Jason Gibbs | In God We Trust: What Does it Mean?

Jason Gibbs
Santa Clarita Councilman Jason Gibbs

When residents and visitors walk into City Hall, they are greeted by some constants: The California state flag and the United States flag, the seal of the city, and four simple, yet historically significant words… IN GOD WE TRUST. 

References to a divine power can be found at the very beginning of our country’s existence, where the first sentence of the Declaration of Independence invokes the Laws of Nature and Nature’s GOD when justifying the need to separate from the political ties we held with Great Britain. 

Even the Preamble to the California State Constitution states, “We, the People of the State of California, grateful to Almighty God for our freedom, in order to secure and perpetuate its blessings, do establish this Constitution.”  

America has often called upon divine inspiration to galvanize, bring together, and offer clarity when the world was presenting challenges to the foundation of our existence. During the Civil War, when the country was arguably at its most divided, both the North and the South looked to God for clarity and righteousness in their causes. 

In 1864, IN GOD WE TRUST first appeared on coinage for the Union, and later in 1955, a joint resolution of Congress was approved by then-President Dwight Eisenhower (during the tumultuous Cold War era), which required IN GOD WE TRUST to appear on all American currency. And, in 1956, President Eisenhower signed legislation declaring IN GOD WE TRUST as our national motto. 

But government actions, even with the best and noblest of intentions, do not often come without criticism or strife. At the time, many Christian-based publications, while happy with the designation, felt it was not “religious” enough, suggesting phrases like “in God ALONE is our trust,” or “GOD our Christ” were more appropriate. 

Other non-religious publications were adamant that the phrase had no place in government, as they believed in the existence of the separation of church and state in the Establishment Clause of the First Amendment, whereas Thomas Jefferson said, created a “Wall of Separation” between religion and government. 

The New York Times editorial board said, “Let us carry our religion — such as it is — in our hearts, and not our pockets.” 

And make no mistake, the challenges of our national motto did not solely rest in the realm of public opinion, but in the court of law as well! There have been several challenges relating to religion and its inference by the government. In Envel v. Vitale, the U.S. Supreme Court struck down a New York law that encouraged public schools to recite a prayer, as was written in state law. The court ruled the law violated the First Amendment.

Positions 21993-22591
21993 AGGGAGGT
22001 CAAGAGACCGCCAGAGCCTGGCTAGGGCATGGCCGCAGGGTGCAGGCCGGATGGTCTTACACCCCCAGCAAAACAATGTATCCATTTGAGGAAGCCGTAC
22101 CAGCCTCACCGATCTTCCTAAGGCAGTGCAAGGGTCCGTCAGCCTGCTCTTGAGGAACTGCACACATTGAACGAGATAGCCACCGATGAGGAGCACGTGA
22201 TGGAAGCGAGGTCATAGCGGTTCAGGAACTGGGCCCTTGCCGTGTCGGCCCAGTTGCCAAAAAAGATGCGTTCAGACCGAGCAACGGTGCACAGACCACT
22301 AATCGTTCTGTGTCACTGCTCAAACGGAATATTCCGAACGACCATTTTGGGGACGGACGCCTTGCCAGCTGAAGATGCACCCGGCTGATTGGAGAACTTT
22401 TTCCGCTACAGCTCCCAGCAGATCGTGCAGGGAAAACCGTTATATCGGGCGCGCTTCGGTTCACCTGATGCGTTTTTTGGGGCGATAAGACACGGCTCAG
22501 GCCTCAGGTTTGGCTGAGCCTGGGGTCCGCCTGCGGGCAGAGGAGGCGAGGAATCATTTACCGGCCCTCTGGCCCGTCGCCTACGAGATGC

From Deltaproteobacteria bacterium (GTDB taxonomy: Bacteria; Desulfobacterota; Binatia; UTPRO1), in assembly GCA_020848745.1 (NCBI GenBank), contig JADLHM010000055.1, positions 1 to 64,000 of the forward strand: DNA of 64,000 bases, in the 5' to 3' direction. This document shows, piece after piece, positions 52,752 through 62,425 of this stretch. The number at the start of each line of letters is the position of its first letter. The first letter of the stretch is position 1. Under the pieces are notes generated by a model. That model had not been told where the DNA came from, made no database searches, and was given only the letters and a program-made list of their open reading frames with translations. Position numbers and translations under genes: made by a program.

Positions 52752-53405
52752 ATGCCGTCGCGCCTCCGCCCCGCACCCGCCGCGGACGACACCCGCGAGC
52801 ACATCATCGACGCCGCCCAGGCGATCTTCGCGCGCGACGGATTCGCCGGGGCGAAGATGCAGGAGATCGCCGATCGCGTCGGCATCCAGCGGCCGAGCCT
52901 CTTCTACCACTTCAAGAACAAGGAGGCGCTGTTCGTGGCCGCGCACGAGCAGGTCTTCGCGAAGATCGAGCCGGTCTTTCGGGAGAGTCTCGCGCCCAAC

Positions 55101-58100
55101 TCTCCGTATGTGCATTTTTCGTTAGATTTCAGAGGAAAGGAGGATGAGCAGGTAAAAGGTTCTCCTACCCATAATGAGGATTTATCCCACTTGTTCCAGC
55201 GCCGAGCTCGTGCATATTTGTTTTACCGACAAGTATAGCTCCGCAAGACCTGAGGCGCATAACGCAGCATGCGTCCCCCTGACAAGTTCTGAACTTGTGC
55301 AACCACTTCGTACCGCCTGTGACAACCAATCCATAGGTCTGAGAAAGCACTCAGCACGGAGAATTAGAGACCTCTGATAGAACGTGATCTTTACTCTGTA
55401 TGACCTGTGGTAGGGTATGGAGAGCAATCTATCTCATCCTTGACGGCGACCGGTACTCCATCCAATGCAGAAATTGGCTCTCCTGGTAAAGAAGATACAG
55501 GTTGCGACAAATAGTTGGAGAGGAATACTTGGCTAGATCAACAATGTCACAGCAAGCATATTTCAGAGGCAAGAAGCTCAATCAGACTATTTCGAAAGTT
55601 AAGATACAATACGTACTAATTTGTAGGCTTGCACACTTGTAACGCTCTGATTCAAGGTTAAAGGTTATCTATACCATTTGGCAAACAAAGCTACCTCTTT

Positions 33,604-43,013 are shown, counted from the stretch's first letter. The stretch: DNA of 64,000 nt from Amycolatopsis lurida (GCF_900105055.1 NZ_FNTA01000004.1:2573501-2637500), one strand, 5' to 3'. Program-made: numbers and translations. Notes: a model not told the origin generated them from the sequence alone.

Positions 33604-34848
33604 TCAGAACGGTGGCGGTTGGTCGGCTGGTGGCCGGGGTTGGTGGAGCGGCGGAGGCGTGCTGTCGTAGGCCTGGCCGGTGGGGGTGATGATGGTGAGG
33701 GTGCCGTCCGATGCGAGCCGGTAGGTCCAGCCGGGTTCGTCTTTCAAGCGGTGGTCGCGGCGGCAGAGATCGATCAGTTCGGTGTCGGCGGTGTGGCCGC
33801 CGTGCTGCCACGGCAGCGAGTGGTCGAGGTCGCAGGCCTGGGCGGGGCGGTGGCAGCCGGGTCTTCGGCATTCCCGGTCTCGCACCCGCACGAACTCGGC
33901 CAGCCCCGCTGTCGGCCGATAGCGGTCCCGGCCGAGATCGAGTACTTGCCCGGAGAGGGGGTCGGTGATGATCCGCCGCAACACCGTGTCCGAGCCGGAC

Polls suggested that the overwhelming majority at the time disapproved of this near-unanimous decision, and felt it was the beginning of a political crusade against religion from the courts. 

To date, however, several appellate courts who have been asked to opine on “In God We Trust” as constitutional when displayed on currency, have ruled it can remain without violating the First Amendment. The 9th Circuit in Aronow v. United States said, “Its use is of patriotic or ceremonial character and bears no true resemblance to a governmental sponsorship of religious exercise,” and that rationale has continued to hold.  

I have often thought about these words and pondered their significance, their origin, and how they have been a part of America’s evolution. Religion and faith are often tested and called upon when we need them to help understand both the good and bad that we deal with in the world. We celebrate “Nature’s God” in our own way with our own principles or religious enshrinements, but I would suggest to us all, just like with your government, don’t look to God to only solve perceived problems.  

If we ask government or God to fulfill our desires and reaffirm what we believe is right, it won’t be long until we rationalize their use to ignore the basic principles and inherent liberties we possess. We will call on government to dictate what is “right,” all under the guise of our own well-being, or that of a society we imagine could exist with the help of a higher power’s benevolence at the expense of our individual freedoms. 

May our elected leaders always remember their oaths of office, always act within the confines of law and the Constitution, and always use the trust given to them by the people in a moral and righteous manner. 

For in people we believe, in America we endeavor for liberty and justice, and in God, we trust. 

Jason Gibbs is a member of the Santa Clarita City Council. “Right Here, Right Now” appears Saturdays and rotates among local Republicans.

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